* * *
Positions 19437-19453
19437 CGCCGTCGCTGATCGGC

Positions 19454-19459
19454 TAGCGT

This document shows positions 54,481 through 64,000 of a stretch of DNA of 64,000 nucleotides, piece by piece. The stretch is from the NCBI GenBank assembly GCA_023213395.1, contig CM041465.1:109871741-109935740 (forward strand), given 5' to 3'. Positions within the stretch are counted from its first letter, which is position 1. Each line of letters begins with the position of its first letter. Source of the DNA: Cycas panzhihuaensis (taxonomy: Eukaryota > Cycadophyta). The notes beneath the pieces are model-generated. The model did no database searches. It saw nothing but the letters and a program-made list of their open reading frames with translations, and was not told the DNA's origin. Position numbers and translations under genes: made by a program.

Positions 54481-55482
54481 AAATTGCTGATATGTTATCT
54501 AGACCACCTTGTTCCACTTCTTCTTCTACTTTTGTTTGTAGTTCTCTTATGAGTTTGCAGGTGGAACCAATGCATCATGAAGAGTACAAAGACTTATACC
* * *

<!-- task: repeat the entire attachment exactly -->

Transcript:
Positions 19437-19453
19437 CGCCGTCGCTGATCGGC

Positions 19454-19459
19454 TAGCGT

This document shows positions 54,481 through 64,000 of a stretch of DNA of 64,000 nucleotides, piece by piece. The stretch is from the NCBI GenBank assembly GCA_023213395.1, contig CM041465.1:109871741-109935740 (forward strand), given 5' to 3'. Positions within the stretch are counted from its first letter, which is position 1. Each line of letters begins with the position of its first letter. Source of the DNA: Cycas panzhihuaensis (taxonomy: Eukaryota > Cycadophyta). The notes beneath the pieces are model-generated. The model did no database searches. It saw nothing but the letters and a program-made list of their open reading frames with translations, and was not told the DNA's origin. Position numbers and translations under genes: made by a program.

Positions 54481-55482
54481 AAATTGCTGATATGTTATCT
54501 AGACCACCTTGTTCCACTTCTTCTTCTACTTTTGTTTGTAGTTCTCTTATGAGTTTGCAGGTGGAACCAATGCATCATGAAGAGTACAAAGACTTATACC